Circulation continues to plummet at MaineToday Media’s newspapers
by Al Diamon
For fans of print journalism, the latest circulation figures for Maine’s major daily newspapers don’t offer much in the way of good news. According to the U.S. Postal Service “Statements of Ownership, Management and Circulation” for the year ending Sept. 30, 2013, the state’s largest papers all lost readers, with MaineToday Media’s flagship publications, the Portland Press Herald and Maine Sunday Telegram, showing the most stunning declines.
In 2012, the Telegram sold an average of 73,301 copies each week, according to its USPS report, which is required in order to get a second-class mailing permit. In 2013, that number was down to 63,148, a decline of 14 percent. That’s the sharpest drop since 2010, when the Sunday paper lost over 18 percent of its sales compared to the year before. In the last five years, the Telegram has shed more than a third of its circulation.
This year’s falling-off-the-cliff numbers represent a shift from the past couple of Postal Service reports, which offered more encouraging statistics. The Telegram actually gained over 3,000 readers between 2010 and 2011, in part due to drastic discounts offered to home subscribers that boosted the numbers by about 4 percent. But even when those deals ended in 2012, the loss was modest, less than 5 percent (just over 4,000 copies), which seemed to indicate the paper had survived the worst and its continuing decline had finally bottomed out. In addition, in the past two years, the Sunday paper has expanded its reporting staff and beefed up its coverage, offering more investigative pieces and in-depth analysis. These new figures don’t seem to indicate much public interest in that increased quality.
There were indications earlier this year that the numbers wouldn’t be positive. The Alliance for Audited Media (formerly the Audit Bureau of Circulations) reported in April that Telegram sales were down 13 percent from the previous year. The AAM uses different criteria for determining paid circulation than does the Postal Service, but both reports tend to agree on general direction. A new Alliance report is expected to be released in late November.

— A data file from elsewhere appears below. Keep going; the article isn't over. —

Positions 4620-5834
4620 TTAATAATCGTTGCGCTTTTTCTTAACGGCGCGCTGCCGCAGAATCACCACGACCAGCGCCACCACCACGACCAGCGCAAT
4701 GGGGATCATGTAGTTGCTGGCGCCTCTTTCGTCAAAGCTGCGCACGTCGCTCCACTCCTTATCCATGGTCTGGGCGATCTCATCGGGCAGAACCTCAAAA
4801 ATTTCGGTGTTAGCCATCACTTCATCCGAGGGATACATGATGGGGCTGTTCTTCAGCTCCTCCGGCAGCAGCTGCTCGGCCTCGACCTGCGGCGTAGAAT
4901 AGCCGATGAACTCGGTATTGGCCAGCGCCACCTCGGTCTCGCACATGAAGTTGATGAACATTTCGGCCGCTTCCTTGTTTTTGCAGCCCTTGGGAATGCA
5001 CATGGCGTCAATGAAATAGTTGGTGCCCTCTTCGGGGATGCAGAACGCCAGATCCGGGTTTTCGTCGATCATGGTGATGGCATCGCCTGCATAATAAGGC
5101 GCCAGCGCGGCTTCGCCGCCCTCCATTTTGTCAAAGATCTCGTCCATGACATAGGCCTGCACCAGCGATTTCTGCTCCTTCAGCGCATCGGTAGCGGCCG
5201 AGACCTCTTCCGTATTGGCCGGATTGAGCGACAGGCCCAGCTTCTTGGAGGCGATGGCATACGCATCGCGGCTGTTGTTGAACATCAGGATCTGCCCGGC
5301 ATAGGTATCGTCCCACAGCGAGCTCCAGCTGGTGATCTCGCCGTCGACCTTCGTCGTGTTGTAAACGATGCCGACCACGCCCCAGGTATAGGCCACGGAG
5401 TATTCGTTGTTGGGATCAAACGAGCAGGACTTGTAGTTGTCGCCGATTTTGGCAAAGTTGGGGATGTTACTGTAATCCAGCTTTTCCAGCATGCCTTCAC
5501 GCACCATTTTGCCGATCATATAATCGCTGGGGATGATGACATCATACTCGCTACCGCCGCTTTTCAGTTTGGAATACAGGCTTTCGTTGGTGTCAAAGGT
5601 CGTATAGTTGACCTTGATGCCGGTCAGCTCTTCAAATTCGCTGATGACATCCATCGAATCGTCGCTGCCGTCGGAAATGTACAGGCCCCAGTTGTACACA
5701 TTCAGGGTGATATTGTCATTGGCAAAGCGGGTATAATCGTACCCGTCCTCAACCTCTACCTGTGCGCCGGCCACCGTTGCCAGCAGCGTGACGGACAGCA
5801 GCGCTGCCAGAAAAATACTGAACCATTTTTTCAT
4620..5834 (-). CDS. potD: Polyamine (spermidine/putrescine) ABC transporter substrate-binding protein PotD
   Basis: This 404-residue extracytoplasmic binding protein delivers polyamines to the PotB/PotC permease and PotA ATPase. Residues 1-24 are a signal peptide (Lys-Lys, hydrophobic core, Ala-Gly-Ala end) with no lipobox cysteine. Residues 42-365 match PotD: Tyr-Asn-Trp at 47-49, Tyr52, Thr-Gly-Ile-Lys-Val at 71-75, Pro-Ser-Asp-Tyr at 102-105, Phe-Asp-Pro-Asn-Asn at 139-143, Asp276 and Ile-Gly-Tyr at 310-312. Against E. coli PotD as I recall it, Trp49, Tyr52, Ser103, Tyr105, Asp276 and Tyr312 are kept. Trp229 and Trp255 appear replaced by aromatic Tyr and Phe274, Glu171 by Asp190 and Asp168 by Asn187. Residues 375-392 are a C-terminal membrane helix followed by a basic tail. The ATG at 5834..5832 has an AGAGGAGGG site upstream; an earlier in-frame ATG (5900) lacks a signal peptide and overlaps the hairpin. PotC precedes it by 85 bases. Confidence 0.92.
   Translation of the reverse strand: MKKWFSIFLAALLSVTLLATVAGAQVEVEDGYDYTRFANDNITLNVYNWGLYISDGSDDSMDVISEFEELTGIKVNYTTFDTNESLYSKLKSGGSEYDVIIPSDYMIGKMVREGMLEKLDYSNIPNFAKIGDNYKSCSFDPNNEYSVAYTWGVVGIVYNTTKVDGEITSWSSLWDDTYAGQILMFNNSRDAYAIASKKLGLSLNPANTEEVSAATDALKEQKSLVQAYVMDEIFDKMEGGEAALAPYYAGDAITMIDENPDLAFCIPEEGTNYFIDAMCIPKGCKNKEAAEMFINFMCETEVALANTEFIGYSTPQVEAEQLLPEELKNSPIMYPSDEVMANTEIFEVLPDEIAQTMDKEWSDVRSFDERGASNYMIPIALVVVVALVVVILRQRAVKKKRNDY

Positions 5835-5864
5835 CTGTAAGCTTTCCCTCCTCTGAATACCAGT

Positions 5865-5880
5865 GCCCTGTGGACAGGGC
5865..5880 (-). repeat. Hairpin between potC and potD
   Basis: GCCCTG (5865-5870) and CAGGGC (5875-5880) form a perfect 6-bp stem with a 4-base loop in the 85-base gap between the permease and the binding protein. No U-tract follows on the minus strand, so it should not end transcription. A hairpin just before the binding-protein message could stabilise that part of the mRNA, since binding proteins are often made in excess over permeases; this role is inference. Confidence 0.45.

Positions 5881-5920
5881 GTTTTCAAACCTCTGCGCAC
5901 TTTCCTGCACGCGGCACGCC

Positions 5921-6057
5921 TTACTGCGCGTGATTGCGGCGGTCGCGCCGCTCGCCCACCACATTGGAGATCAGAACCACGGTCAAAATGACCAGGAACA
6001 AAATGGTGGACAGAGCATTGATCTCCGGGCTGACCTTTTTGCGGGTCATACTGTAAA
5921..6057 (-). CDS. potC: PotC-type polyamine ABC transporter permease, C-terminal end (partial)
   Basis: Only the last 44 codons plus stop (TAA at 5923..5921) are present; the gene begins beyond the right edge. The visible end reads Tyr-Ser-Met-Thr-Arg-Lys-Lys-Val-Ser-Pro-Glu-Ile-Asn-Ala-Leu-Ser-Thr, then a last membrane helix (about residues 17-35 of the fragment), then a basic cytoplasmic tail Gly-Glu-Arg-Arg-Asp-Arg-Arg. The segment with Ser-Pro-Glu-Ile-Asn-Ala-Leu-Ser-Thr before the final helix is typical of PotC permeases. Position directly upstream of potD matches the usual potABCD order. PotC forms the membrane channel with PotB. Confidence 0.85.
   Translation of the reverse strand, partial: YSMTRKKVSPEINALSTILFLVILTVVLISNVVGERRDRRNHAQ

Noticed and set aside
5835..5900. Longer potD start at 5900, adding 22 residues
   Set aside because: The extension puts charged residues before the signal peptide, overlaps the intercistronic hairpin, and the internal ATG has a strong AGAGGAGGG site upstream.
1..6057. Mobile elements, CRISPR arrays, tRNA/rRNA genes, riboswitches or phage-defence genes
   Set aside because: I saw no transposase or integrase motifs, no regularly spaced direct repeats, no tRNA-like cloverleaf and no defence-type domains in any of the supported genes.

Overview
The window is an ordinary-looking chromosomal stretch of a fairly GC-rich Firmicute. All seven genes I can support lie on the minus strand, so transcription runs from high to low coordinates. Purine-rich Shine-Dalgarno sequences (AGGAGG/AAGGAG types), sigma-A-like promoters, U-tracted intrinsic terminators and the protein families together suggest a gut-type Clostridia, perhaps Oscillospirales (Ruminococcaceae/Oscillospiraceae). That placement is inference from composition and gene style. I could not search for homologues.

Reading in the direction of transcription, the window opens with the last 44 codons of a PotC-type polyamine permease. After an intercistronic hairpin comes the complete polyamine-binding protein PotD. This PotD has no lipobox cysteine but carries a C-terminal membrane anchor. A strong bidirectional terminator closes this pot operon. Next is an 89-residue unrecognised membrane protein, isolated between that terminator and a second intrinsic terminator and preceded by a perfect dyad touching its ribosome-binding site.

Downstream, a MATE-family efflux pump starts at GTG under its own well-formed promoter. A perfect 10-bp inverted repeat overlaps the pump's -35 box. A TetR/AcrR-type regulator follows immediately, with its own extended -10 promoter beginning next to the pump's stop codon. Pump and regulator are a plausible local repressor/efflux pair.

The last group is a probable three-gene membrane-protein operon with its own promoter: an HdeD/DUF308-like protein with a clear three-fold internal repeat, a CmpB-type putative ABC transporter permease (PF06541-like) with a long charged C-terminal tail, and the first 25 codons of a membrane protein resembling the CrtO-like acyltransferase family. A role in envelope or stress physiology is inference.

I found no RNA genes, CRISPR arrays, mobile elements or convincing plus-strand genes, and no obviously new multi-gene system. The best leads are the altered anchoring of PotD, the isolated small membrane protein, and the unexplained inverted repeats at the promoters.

The Press Herald showed results similar to the Telegram’s in its USPS report. After losing 7 percent of its readers between 2011 and 2012, the trend accelerated in the past 12 months. The Portland daily has fallen off by 11 percent since last year, a loss of over 5,200 copies a day. It now sells a daily average of 40,858, about two-thirds of its paid circulation in 2008.
For the second year in a row, that leaves the Press Herald slightly behind the Bangor Daily News for bragging rights as the state’s largest daily paper. Or, to put that dubious honor in context, as the biggest paper that’s dying the least quickly. Because of differences in the rules (the Postal Service averages Monday-through-Saturday circulation, which includes the Bangor Daily’s weekend edition, while the AAM counts Monday-through-Friday numbers and lists weekend and Sunday papers separately) the Press Herald still holds the top spot in the AAM ratings, at least until the new figures come out later this month.
Regardless of who’s number one, the Bangor paper has little to celebrate. In the past year, it lost 9 percent of its average daily circulation, down 4,012 copies to 42,195. That follows a 5 percent loss between 2011 and 2012. Over the last five years, the Bangor Daily has seen circulation decline more than 26 percent.